Following up on our previous story about the July water main break affecting several homes on the unit block of Sussex Street, the Glen Park News was able to interview Joe Fong, a resident whose family has been displaced to Daly City since that time.
Fong is a lifelong San Franciscan, having grown up in the Mission District where his parents owned a shop. A veterinarian, he owns a small veterinary hospital in the Inner Sunset and has lived with his family in Glen Park since 2009. “We’re committed to being in San Francisco,” he says. “We’re going to try to live in Glen Park for the rest of our lives.”
Since the flooding Fong says rendered the family home unlivable – which the City denies – his devotion to Glen Park and San Francisco has been tested.
After the damage to the family home, Fong began the arduous process of getting the extensive repairs made and filing a claim with the City. He spoke to an adjuster with the San Francisco Public Utilities Commission (SFPUC) who neglected to inform him that the City had remediation contracts with six companies. If Fong had chosen one of them, the City would have paid the company directly.
The adjuster told Fong verbally that he’d made a mistake but nothing was put in writing. Fong also says the adjuster never went into the property; he only stayed outside. Instead, SFPUC hired a third-party adjuster who tallies up and estimates the damages.
It’s a struggle to recover from a disaster like this, even when things go (somewhat) according to plan. In this case, the lack of information given to the Fongs caused a cascade of difficulties. “The process is too much of a mystery, there’s no one telling you, ‘This is how you do it.'”
Once they got estimates and chose a remediation company themselves (rather than choosing one of the companies the City has contracts with) it was necessary to pay them within 60 days or have a lien placed on the house. As a result of this oversight by the adjuster, the Fongs paid out of pocket and credit cards, at least $60,000, to get the repairs done while their claim was being processed.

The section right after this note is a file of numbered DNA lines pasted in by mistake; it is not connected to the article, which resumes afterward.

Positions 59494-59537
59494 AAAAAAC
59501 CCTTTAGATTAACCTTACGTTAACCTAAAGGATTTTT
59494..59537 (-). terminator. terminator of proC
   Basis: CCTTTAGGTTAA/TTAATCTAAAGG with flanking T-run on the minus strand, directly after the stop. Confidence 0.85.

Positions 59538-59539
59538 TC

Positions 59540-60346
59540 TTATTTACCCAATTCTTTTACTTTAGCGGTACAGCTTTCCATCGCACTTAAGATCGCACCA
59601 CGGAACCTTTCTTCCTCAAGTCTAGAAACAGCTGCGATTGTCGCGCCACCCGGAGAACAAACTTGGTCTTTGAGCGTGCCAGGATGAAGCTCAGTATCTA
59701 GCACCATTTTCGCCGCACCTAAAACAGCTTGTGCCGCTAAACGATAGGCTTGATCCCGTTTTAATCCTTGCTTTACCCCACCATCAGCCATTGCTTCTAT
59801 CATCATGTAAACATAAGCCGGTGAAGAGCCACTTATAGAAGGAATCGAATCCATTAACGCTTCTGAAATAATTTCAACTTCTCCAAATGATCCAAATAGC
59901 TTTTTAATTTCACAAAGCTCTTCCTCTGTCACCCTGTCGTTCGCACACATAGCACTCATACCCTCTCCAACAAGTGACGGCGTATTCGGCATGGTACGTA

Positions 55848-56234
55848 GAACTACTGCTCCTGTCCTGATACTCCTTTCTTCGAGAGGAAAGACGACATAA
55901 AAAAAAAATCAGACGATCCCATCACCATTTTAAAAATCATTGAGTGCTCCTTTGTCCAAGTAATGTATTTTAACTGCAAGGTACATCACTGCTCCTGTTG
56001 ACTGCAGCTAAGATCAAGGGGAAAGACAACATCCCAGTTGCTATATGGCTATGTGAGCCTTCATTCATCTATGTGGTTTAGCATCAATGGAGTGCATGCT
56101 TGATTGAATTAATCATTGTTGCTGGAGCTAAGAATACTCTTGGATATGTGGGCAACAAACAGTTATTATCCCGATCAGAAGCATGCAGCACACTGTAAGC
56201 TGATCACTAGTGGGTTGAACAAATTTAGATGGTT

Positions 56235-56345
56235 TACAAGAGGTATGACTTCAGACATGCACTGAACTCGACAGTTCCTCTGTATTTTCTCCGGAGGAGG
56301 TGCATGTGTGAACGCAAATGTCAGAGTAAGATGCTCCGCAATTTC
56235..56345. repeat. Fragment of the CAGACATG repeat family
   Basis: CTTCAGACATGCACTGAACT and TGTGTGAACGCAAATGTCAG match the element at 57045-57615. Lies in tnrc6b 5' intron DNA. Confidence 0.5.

To add to the expense, as was previously noted, the Fongs moved out pending repairs and are paying rent in Daly City.
To get a settlement a claimant must itemize all the bills and present them line by line to amount to a grand total. It’s a difficult process when you lose half your belongings, Fong noted. And once the paperwork is in it is final form, with no additions allowed after that. Claims for personal property losses must be made with the City within six months.
Settlements aren’t paid in increments; they are only paid at the end of the process. Fong also found that, in a settlement, depreciation in the value of belongings is taken into account so the reimbursement wouldn’t cover replacement at current prices.
Then there are the losses due to one’s individual situation that are not part of a settlement. In Fong’s case, for example, he won’t be paid for the week he had to take off to pack up the family belongings and find a place to live. As a small businessman, he needed to make payroll “because I have to pay my people. And I lost the ability to help the patients that were supposed to see me. I had to cancel all those appointments because I couldn’t work.”
After the October 10th community water main meeting at which SFPUC spokesperson Brian Cauley said he would look into the lack of communication regarding the contracts with the remediation companies, Fong got a call from the adjuster a day later asking for all his paperwork in order to look up his settlement. “That was it. Nothing changed,” said Fong.
As of this writing, Fong still hasn’t submitted his paperwork out of fear of not putting in everything he’s supposed to, so he’s being very meticulous. There’s a six-month deadline for submitting. It can be in paper or electronic form. Due to the volume of data, photos, etc., Fong prefers to submit electronically. SFPUC will set up a mailbox but it only stays open for a week, after which one has to request that the box be reopened.
Another thing on Fong’s mind, since he wants to stay in his home in Glen Park, is soil integrity. There was a water main break in the same location six years ago which Fong says still hasn’t been explained. “We want to make sure that the family is safe, that the soil is safe. We’re on a hill, it’s all clay.” As the homeowner, he would be responsible for paying for a soil evaluation to determine if there was damage to the foundation.
As the process drags on, Joe Fong is persevering. But he feels let down by the City. He feels more like a defendant than a plaintiff. “You are damaged and you have to fight to prove your loss.”